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The Cyclopedia of New Zealand [Canterbury Provincial District]



Barrett, Charles, Farmer, Tai Tapu. Mr. Barrett was born at Haselbury, within two miles of Crewkerne and nine of Yeovil, in Somersetshire, England, in September, 1829, and was educated at Wimborne Minster, in Dorsetshire. Both his parents having died when he was only eight years old, he was, at the age of fifteen, sent out by his grandfather and uncles in the barque “Unicorn,” to Fremantle, Swan river, where he arrived in August, 1844, and went to join his elder brother, who held a small sheep run, thirty-six miles inland, northeast of Albany. At the end of seven years, the brothers removed to a 30,000-acre run, forty miles farther north-east, in Sandalwood Country, on the Salt river, where kangaroos and aboriginal natives were very numerous, page 671 and there they established a new station. After living there six years they sold the station to three brothers named Moore. Prior to that the Barretts had been joined by other brothers, one of whom kept a general store in Albany, and had the contract to supply the P. and O. Company's steamers from Sydney and Melbourne with meat, vegetables and fruit. This business was sold at the same time as the run, and in Albany the brothers chartered a schooner named “Valentine Helliker,” from Adelaide for Port Cooper, New Zealand. The four brothers, with the elder brother's family, sailed in May for Melbourne with a cargo of wool, which was transhipped on board the merchant ship “Red Jacket,” for England. While they were in Melbourne the schooner was loaded with drays, extra pairs of wheels, building material, farm implements, etc., also four horses, and sailed in July for New Zealand. After a rough passage they sighted Cape Farewell late in the afternoon, and whilst trying to get through Cook Strait the wind and currents drove the vessel on to a sandy beach two miles north of Kapiti Island. As there was a five-oared whaleboat on board, all the passengers were got safely on shore, and also the four horses. Two miles inland they found the Maori mission settlement at Otaki, to which the Maoris, under the advice of Archdeacon Hadfield, carted with their bullock drays luggage and cargo without payment. Two brothers, with their families, went on by road in drays, fifty miles, to Wellington, while the two single brothers remained six weeks at Otaki, to dispose of the bulk of the cargo. After reaching Canterbury the Barretts bought the run called “Reeds,” between Tai Tapu and Lansdowne from Mr. Stuart, manager of the Union Bank. It consisted of 6000 acres leasehold, with 340 acres of freehold. They also bought the corner section off St. Asaph and Madras Streets, Christchurch, from Mr. George Allen, and enlarged and finished “Barrett's Hotel,” in connection with which they conducted a carriers' business in the town and Ferry Road. Mr. John Barrett managed the hotel, while the other brothers lived on the run, though all had a share in the hotel, which was afterwards rebuilt by Mr. Schmidt and named the “New Zealander.” The run, being wet and swampy, was only fit for cattle at first, but after it had been fenced and drained crossbred or Lincoln sheep did well on it. After much working, the land also grew oats up to sixty and seventy bushels per acre, and on one occasion eighty bushels of wheat, and also heavy crops of grass and clover seed. Mr. C. Barrett now owns 200 acres freehold of the original run, and also sixty-three acres near Ladbrooks railway station. He has devoted himself to grain growing and sheep grazing, with some dairying of late years, and sends the milk to the Tai Tapu factory. The improvements consist in a twelve-roomed two-storey dwellinghouse, a granary built to hold 5000 bushels, two stables with four stalls each, trap and buggy sheds, cowshed with bails, garden, orchard and plantation. Mr. Barrett has served on the Tai Tapu school committee, and was for thirteen years clergyman's warden for the Church of England at Tai Tapu. In 1862 he married Miss Amelia Sherratt, youngest daughter of Mr. Thomas Sherratt, one of the first settlers in Albany, King George's Sound, and niece to Mr. John Sherratt, for twenty-eight years Superintendent of Richmond Park, London. Mr. Barrett has a family of six sons and seven daughters surviving.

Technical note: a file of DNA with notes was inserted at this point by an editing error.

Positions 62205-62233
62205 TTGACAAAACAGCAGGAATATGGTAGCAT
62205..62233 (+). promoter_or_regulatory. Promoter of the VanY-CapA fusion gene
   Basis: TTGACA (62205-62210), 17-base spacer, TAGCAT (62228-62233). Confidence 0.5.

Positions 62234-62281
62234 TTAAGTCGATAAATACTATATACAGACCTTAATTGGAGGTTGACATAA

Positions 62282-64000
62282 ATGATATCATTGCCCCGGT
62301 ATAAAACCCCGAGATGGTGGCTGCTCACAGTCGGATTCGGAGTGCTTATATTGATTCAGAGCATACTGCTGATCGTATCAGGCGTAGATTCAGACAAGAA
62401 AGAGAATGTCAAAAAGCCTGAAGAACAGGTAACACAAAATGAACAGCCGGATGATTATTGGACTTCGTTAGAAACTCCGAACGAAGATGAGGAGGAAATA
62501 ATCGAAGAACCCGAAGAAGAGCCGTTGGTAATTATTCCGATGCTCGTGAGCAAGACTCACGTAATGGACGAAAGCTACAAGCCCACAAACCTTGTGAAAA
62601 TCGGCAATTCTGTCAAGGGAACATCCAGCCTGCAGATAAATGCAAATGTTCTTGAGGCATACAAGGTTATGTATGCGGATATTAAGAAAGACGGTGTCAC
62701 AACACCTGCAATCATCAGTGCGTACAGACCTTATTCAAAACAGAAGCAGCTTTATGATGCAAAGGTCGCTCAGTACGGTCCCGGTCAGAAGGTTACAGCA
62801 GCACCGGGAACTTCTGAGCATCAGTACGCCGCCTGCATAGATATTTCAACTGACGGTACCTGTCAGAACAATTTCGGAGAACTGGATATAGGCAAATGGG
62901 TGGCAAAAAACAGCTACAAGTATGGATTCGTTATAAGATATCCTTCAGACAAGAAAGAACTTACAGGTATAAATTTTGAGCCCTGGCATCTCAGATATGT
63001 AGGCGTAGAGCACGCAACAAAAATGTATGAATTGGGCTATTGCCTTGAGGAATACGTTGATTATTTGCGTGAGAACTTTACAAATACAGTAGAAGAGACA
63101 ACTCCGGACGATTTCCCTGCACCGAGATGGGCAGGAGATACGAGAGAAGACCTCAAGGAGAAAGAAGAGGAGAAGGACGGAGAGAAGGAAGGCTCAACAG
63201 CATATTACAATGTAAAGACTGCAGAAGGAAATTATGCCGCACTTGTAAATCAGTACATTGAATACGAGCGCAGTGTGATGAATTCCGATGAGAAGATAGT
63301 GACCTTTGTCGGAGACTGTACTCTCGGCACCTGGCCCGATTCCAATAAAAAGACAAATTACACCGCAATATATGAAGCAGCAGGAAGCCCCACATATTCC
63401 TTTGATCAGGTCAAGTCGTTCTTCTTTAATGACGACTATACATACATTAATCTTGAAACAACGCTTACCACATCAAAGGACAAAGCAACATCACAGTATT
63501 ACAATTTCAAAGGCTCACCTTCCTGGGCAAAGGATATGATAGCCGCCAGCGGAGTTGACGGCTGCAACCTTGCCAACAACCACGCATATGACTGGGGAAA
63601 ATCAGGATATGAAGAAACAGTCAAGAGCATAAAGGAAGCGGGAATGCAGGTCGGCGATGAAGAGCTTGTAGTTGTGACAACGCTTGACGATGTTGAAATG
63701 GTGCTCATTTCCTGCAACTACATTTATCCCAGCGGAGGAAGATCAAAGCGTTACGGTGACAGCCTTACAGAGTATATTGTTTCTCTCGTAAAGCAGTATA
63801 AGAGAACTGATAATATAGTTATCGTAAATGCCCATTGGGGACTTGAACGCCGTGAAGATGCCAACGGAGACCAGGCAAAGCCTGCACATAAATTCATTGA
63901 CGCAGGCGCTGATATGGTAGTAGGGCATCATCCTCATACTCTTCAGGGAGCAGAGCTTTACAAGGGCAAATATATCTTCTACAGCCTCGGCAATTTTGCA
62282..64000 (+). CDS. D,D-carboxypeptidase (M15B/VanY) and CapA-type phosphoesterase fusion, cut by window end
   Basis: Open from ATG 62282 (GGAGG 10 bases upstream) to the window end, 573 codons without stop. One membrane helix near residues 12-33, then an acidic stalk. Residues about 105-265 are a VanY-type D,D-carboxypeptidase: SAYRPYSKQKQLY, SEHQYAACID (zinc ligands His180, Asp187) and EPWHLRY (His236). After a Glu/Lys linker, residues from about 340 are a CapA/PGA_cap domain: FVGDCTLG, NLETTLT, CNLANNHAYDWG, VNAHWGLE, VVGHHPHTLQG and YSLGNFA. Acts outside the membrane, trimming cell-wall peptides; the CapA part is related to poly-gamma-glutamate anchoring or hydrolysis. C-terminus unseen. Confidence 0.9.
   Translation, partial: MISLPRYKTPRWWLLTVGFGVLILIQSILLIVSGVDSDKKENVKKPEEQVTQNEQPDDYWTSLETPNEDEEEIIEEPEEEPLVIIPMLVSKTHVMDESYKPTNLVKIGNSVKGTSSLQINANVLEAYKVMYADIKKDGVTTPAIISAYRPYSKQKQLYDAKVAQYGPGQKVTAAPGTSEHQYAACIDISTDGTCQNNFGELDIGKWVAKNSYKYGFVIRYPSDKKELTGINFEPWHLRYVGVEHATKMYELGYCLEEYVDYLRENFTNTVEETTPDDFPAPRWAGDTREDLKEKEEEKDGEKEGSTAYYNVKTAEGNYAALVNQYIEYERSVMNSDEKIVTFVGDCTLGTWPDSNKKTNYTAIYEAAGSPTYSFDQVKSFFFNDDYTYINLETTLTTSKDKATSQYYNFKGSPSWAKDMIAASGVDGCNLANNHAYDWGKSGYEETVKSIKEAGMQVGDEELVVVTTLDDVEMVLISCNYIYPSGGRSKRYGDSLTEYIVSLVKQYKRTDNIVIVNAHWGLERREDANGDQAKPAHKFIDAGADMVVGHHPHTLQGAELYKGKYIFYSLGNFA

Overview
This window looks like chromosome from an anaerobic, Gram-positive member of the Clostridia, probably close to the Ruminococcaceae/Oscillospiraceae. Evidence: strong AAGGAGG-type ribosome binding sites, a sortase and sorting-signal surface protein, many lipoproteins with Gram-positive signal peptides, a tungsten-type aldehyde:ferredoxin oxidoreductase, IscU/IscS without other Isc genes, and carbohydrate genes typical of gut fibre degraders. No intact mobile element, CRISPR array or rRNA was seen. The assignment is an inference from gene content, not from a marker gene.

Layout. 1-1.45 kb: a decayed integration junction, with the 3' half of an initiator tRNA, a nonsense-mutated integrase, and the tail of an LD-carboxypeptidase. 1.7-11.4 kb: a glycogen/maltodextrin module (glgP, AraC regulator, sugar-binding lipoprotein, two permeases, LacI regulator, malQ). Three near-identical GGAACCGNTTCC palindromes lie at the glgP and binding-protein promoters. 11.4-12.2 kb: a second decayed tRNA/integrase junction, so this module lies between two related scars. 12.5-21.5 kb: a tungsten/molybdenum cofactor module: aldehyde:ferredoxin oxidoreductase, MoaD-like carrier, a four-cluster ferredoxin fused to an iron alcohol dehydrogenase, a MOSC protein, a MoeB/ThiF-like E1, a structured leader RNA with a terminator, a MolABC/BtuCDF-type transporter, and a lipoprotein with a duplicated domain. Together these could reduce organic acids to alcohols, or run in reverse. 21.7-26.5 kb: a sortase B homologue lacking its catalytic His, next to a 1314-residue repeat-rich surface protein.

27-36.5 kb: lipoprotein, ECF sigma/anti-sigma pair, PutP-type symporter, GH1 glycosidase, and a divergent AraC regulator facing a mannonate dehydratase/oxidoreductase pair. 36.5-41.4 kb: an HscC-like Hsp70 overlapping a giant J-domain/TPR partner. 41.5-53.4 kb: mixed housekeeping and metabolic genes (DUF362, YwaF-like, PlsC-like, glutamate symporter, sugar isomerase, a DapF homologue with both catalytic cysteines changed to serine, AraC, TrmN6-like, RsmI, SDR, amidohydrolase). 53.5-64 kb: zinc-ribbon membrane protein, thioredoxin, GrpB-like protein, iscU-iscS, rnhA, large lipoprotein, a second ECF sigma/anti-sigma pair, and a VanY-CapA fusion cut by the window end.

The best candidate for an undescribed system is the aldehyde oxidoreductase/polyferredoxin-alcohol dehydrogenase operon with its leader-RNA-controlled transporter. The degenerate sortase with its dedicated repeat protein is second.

Mr. C. Barrett.

Mr. C. Barrett.

Cossar, George, Farmer, “Invermay,” Tai Tapu. Mr. Cossar was born in Berwickshire, Scotland, at Greenknowe, which has been for the last 300 years in possession of the Cossars. He was educated at Dunbar, and brought up to commerce, in which he was engaged for four years in Scotland. Mr. Cossar emigrated to Queensland in 1862, in the ship “Flying Cloud,” and came to New Zealand in 1863. He worked for six years with the late Mr. G. Holmes, of Pigeon Bay, and then removed to Duvauchelle. Subsequently he bought land at Duvauchelle Bay, and gradually increased his area to 170 acres. At first the land was covered with bush, but it was gradually cleared and stocked, first with Shorthorn cattle of the milking strain, and he carried on dairying. In time he let the Duvauchelle property to his sons, and purchased “Invermay,” which comprises 264 acres with 100 acres on the lake flat. Mr. Cossar raises fat lambs extensively, as “Invermay” is well adapted for that purpose. In 1887, he went, by the s.s. “Doric,” on a visit to the Old Country, and after a two months' stay he returned by the “Arawa.” Mr. Cossar has been a member of the local school committee for over twenty years, and has been also on the cemetery board for many years. He was married, in 1864, to Miss Turkington, and they have seven sons and four daughters.

Mr. G. Cossar.

Mr. G. Cossar.

Gilmour, William, Farmer, Tai Tapu. Mr. Gilmour is a son of Mr. William Gilmour, an old colonist of Tai Tapu. He learned farming on his father's estate, but now farms a fine property of his own at Tai Tapu. Mr. Gilmour is elsewhere referred to as a lieutenant in the Canterbury Mounted Rifles.

Heinzmann, John, Farmer, Tai Tapu. Mr. Heinzmann was born in Wuttenberg, Germany, in 1858. In the course of time he removed to London, where he entered into business, which he carried on for a few years. In 1876 he came out to New Zealand in the ship “Waimate.” On arriving in the Colony he determined to follow farming, and took up fifty-four acres of land on the Hanover